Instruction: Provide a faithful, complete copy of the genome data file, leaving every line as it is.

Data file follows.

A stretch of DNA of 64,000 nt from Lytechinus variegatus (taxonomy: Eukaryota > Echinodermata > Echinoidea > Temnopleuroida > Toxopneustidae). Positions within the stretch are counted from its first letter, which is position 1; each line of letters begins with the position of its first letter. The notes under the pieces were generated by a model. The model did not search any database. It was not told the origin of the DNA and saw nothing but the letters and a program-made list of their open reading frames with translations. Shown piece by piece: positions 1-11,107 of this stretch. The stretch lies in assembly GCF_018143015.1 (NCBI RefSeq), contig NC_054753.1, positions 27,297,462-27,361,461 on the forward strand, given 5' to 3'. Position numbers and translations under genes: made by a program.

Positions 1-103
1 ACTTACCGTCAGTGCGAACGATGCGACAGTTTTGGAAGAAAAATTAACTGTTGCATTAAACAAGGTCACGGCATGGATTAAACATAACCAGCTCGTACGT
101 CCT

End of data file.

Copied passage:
A stretch of DNA of 64,000 nt from Lytechinus variegatus (taxonomy: Eukaryota > Echinodermata > Echinoidea > Temnopleuroida > Toxopneustidae). Positions within the stretch are counted from its first letter, which is position 1; each line of letters begins with the position of its first letter. The notes under the pieces were generated by a model. The model did not search any database. It was not told the origin of the DNA and saw nothing but the letters and a program-made list of their open reading frames with translations. Shown piece by piece: positions 1-11,107 of this stretch. The stretch lies in assembly GCF_018143015.1 (NCBI RefSeq), contig NC_054753.1, positions 27,297,462-27,361,461 on the forward strand, given 5' to 3'. Position numbers and translations under genes: made by a program.

Positions 1-103
1 ACTTACCGTCAGTGCGAACGATGCGACAGTTTTGGAAGAAAAATTAACTGTTGCATTAAACAAGGTCACGGCATGGATTAAACATAACCAGCTCGTACGT
101 CCT